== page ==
If you are a government contractor, there are a number of ways that Congress has provided relief and protection for your business. Agencies will be able to modify terms and conditions of a contract and to reimburse contractors at a billing rate of up to 40 hours per week of any paid leave, including sick leave. The contractors eligible are those whose employees or subcontractors cannot perform work on site and cannot telework due to federal facilities closing because of COVID-19.
If you need additional assistance, please reach out to your local Small Business Development Center, Women’s Business Center, SCORE chapter, or SBA District Office. You should also work with your agency’s contracting officer, as well as the agency’s Office of Small and Disadvantaged Business Utilization (OSDBU).
Small Business Tax Provisions
Employee Retention Credit for Employers Subject to Closure or Experiencing Economic Hardship
This provision would provide a refundable payroll tax credit for 50 percent of wages paid by eligible employers to certain employees during the COVID-19 crisis. The credit is available to employers, including non-profits, whose operations have been fully or partially suspended as a result of a government order limiting commerce, travel or group meetings. The credit is also provided to employers who have experienced a greater than 50 percent reduction in quarterly receipts, measured on a year-over-year basis.
Wages of employees who are furloughed or face reduced hours as a result of their employer’s closure or economic hardship are eligible for the credit. For employers with 100 or fewer full- time employees, all employee wages are eligible, regardless of whether an employee is furloughed.
The credit is provided for wages and compensation, including health benefits, and is provided for the first $10,000 in wages and compensation paid by the employer to an eligible employee. Wages do not include those taken into account for purposes of the payroll credits for required paid sick leave or required paid family leave, nor for wages taken into account for the employer credit for paid family and medical leave (IRC sec. 45S).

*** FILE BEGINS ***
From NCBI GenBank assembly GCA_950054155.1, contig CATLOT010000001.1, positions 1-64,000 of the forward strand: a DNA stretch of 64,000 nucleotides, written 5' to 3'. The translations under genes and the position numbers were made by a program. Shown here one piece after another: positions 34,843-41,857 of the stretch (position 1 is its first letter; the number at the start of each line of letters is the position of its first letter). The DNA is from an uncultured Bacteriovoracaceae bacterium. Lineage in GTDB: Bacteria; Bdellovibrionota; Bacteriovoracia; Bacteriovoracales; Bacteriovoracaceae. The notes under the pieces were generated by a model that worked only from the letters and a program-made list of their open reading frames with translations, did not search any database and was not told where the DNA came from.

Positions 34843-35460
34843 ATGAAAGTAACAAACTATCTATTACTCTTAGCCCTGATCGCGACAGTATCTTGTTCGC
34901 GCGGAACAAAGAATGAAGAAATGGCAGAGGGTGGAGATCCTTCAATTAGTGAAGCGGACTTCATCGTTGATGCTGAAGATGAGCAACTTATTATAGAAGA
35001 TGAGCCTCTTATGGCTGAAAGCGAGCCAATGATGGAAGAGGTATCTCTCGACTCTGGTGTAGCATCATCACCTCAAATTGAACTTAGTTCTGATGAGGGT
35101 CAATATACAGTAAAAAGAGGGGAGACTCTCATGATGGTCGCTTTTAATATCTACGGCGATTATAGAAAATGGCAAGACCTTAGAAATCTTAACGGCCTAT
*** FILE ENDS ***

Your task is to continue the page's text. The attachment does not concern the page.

• The credit is not available to employers receiving assistance through the Paycheck Protection Program. The credit is provided through December 31, 2020.
Delay of Payment of Employer Payroll Taxes
This provision would allow taxpayers to defer paying the employer portion of certain payroll taxes through the end of 2020, with all 2020 deferred amounts due in two equal installments, one at the end of 2021, the other at the end of 2022. Payroll taxes that can be deferred include the employer portion of FICA taxes, the employer and employee representative portion of Railroad Retirement taxes (that are attributable to the employer FICA rate), and half of SECA tax liability.
• Deferral is not provided to employers receiving assistance through the Paycheck Protection Program.
Here’s who qualifies for relief checks from the government and how much they will receive:
Courtesy of the Tax Foundation
The CARES Act Is Far More Strict
Although the TARP Act included stipulations against executive compensation, dividends, and stock buybacks, executives were still able to receive large bonuses. Architects of the bailout argued that, in order for all banks to participate in the program, they could not add too many punitive measures. Recipients of funding from the CARES Act are barred from laying off more than 10% of employees, outsourcing, paying dividends, or buying back stock. There are also stipulations against executive compensation as well.
How Can Americans Take Advantage of the CARES Act?
There are several ways that Americans can take advantage of the CARES Act.
Collecting Unemployment Benefits:
To apply for unemployment benefits, visit your state’s unemployment website. You will need to provide your Social Security number, your driver’s license or state ID. You will also need to provide the Social Security number of any dependents as well.
Receiving A Small Business Loan From The Government:
The SBA offers assistance through Economic Injury Disaster Loans. These low-interest loans can last as long as 30 years for small businesses and nonprofits. The American Banking Association also provides a list of programs that are available across the country. Furthermore, the National Governors Association lists where small businesses can find loan information in various counties, states, and cities.
What About Student Loans?
Due to the COVID-19 epidemic, the Department of Education is allowing a 60-day grace period for those with federal student loans. Debtors do not have to make a payment during the 60-day period and will not accrue interest.
Ultimately, Will the CARES Act Succeed?
Only time will tell if the CARES Act will succeed. The world is faced with an unprecedented situation that it never adequately accounted for. Ultimately, the efficacy of any relief plan relies on the impact of COVID-19. Will the virus slow down its deadly spread? Can the world develop a vaccine in time? Will the virus continue to return as some experts warn? At least for the moment, the CARES Act provides much needed stimulus to a frozen, American economy.